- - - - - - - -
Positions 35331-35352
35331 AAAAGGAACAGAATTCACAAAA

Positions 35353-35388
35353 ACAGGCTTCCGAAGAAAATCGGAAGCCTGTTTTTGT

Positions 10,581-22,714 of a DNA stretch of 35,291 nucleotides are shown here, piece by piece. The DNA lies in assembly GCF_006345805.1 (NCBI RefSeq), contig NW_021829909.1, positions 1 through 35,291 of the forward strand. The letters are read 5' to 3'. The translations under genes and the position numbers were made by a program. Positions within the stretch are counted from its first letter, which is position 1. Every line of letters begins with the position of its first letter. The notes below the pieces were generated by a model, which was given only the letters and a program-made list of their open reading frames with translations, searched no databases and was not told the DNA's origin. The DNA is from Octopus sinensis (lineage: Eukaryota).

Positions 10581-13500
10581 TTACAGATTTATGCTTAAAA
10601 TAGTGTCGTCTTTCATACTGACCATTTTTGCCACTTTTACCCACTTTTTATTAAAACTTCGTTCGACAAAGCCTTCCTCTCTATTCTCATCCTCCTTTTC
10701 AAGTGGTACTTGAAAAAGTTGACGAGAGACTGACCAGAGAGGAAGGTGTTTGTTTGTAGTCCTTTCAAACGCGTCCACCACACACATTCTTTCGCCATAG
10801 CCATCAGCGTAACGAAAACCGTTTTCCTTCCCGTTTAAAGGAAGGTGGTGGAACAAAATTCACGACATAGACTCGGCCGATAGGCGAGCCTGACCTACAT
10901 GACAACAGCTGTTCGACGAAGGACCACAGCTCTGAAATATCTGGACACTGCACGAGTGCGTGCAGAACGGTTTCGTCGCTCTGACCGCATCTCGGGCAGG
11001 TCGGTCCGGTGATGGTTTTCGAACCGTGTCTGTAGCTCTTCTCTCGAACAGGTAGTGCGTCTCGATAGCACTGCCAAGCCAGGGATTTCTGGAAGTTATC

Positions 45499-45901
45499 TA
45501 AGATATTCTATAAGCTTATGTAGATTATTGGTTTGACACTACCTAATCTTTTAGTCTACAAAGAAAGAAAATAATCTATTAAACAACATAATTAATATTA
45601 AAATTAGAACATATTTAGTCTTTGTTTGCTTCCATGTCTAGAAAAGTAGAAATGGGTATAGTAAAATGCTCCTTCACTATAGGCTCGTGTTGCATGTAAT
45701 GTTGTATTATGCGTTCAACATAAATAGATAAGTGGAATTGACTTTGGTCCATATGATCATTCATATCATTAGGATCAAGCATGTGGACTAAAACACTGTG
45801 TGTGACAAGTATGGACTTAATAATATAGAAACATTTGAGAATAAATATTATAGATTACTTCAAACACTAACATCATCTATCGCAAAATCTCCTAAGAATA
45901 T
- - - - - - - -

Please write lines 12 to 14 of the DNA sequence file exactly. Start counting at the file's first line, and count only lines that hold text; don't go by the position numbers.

11001 TCGGTCCGGTGATGGTTTTCGAACCGTGTCTGTAGCTCTTCTCTCGAACAGGTAGTGCGTCTCGATAGCACTGCCAAGCCAGGGATTTCTGGAAGTTATC

Positions 45499-45901
45499 TA